Earlier opinion

Social media: how did we get here?

Rod Collins

One of the great ironies of the digital revolution is the environment of toxic tribalism that has been enabled by social media and the collective unconscious blindness it has brought with it.

Three lessons in crisis leadership

Piyumi Kapugeekiyana

There’s no one-size-fits-all approach to crisis management. But studying examples of crises that have been handled well can teach us some very valuable coping mechanisms that could help avoid a crisis turning into a disaster.

Emotional intelligence doesn't translate

David Livermore

Emotions are universal. But the ways in which different cultures express them are not. So what’s considered appropriate in one culture could get you in trouble if blindly applied to colleagues and friends elsewhere.

Do you run meetings or lead them?

Wayne Turmel

Any meeting, whether in a conference room or online, can be run. But successful meetings need to be led - and there is a huge difference between running a meeting and leading one.

New ways of thinking and acting

Rod Collins

For more than a century, the basic formula of management has been “plan and control.” But today this no longer works because strategies are no longer planned, they’re discovered. So the new formula for business should be “explore, experiment and execute”.

Get out of the way!

Duane Dike

What kinds of things get in the way of productivity? There are no simple answers, but the one thing we can say is that barriers are almost always by-products of the destructive attitudes and behaviors of leaders.

The key to cultivating agility in decision making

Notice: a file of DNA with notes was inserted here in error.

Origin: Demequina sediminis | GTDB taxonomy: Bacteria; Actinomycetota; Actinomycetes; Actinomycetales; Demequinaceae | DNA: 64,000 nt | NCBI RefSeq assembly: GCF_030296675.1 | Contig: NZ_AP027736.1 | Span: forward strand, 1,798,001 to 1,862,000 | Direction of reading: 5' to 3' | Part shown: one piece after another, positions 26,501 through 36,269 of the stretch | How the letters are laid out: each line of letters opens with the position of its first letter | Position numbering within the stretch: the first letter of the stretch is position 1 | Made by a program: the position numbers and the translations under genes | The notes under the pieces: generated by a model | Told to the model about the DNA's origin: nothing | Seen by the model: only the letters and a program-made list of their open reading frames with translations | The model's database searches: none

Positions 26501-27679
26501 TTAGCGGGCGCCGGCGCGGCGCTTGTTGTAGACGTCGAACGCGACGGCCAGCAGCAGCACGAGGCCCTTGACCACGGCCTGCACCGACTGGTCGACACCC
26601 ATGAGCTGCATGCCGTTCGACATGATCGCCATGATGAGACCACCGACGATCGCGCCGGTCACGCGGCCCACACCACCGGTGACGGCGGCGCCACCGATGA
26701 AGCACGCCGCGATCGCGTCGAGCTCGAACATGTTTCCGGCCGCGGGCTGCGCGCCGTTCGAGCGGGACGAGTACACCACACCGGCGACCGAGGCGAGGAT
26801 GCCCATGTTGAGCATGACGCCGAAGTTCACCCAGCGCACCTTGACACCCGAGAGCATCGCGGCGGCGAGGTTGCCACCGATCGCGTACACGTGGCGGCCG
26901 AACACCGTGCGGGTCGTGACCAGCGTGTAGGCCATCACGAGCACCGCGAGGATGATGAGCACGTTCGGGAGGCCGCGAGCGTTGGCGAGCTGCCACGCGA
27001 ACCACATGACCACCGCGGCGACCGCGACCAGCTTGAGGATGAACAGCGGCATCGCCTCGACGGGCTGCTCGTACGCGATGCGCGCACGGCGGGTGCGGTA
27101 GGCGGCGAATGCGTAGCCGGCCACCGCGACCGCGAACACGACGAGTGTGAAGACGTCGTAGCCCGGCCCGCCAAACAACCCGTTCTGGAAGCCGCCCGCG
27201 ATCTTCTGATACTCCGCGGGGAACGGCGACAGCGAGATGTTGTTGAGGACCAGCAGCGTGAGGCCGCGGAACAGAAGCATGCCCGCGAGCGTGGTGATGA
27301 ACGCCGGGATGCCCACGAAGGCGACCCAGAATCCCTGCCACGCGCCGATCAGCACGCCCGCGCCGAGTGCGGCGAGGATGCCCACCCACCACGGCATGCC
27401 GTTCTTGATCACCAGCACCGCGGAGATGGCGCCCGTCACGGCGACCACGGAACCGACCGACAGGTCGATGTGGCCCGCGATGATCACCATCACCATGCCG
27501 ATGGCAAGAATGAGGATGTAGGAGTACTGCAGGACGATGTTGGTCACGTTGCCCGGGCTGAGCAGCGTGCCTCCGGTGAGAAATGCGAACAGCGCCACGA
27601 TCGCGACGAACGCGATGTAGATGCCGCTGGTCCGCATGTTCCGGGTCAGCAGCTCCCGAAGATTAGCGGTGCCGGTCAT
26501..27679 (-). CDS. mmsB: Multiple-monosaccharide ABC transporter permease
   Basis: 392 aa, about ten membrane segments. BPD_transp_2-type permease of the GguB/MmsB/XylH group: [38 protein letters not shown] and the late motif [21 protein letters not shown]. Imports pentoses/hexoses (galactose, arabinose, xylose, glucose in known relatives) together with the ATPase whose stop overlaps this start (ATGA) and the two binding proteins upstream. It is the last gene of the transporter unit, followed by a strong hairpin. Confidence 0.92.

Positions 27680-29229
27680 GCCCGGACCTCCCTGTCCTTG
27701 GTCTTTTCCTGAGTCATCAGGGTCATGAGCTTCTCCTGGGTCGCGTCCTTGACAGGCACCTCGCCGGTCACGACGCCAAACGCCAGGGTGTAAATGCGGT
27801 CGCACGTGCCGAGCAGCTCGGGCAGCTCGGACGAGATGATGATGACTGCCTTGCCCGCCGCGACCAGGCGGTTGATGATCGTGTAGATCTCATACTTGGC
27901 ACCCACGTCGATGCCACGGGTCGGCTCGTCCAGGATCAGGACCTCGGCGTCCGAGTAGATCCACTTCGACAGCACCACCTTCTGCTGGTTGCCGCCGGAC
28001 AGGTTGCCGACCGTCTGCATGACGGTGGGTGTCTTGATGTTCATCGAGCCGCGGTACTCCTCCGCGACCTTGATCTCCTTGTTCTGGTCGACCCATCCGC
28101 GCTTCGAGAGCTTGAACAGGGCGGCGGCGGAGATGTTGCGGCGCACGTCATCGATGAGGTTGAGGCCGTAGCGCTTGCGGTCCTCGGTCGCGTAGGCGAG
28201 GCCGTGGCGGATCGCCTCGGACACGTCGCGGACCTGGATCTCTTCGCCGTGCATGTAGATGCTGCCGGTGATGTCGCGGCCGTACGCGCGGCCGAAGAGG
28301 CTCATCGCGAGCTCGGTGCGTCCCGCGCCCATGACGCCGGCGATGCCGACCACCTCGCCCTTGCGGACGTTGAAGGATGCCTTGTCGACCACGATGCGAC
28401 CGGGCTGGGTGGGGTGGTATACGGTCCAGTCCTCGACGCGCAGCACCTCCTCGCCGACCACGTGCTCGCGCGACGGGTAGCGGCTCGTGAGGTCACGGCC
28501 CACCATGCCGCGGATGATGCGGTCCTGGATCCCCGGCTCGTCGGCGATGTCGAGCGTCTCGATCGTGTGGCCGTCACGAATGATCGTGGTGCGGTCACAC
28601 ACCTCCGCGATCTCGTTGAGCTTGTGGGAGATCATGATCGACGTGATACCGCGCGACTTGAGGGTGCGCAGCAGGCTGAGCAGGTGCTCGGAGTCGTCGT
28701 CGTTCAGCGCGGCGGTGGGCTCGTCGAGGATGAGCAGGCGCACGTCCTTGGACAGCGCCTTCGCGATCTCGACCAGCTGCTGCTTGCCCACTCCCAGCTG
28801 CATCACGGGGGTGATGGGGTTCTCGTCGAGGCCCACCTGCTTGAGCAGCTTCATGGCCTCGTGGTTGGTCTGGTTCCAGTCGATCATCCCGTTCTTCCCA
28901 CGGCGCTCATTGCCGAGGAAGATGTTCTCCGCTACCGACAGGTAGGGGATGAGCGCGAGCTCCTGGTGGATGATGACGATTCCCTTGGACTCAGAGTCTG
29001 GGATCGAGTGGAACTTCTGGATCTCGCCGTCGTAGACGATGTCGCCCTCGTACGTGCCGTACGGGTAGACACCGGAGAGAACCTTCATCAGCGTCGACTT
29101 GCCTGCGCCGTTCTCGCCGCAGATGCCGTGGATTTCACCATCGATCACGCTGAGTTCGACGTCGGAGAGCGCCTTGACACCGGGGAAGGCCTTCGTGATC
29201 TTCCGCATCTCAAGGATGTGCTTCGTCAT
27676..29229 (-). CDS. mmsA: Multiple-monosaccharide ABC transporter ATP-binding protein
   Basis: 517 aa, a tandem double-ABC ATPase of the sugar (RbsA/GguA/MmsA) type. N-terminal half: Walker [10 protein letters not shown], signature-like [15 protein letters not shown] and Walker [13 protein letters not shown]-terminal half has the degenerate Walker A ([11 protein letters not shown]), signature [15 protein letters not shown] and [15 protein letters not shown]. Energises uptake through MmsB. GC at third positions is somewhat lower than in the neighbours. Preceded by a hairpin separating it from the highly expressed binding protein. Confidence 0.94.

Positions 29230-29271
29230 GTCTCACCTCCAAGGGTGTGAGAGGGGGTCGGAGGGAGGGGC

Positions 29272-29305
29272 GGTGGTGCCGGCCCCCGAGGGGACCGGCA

Marc Le Menestrel

Decision-making excellence requires self-awareness and the ability to choose how to think in different situations. That's why being able to understand different perspectives is such a crucial skill for today’s business leaders.

Five reasons remote teams fail

Wayne Turmel

Leading a remote team isn’t that different to leading a co-located one. But we do have to re-think how we do certain things. Here are five ways you can get that wrong.

From strategic planning to strategic discovery

Rod Collins

In today’s world, strategic planning based on the extrapolation of historical trends is a futile exercise. Instead, staying ahead of disruptive change depends on harnessing the power of collective intelligence.

Disaster equals energy plus misinformation

Janet Howd

In his seminal book on accidents and disasters, Barry A Turner observed that disasters almost always represent failures of intention and that a simple equation - “disaster equals energy plus misinformation” - can to help guard against catastrophic events.

Are you hiding behind technology?

Wayne Turmel

We all get tired, rushed and overworked. And when we do, it's tempting to use technology as an excuse to take the easy way out by avoiding confrontation or uncomfortable conversations.

On culture

Duane Dike

Cultures are complicated things: they tend to break down to innumerable sub-cultures like concentric rings. But that doesn’t stop us embracing simplistic cultural stereotypes, be they about nations or organizations.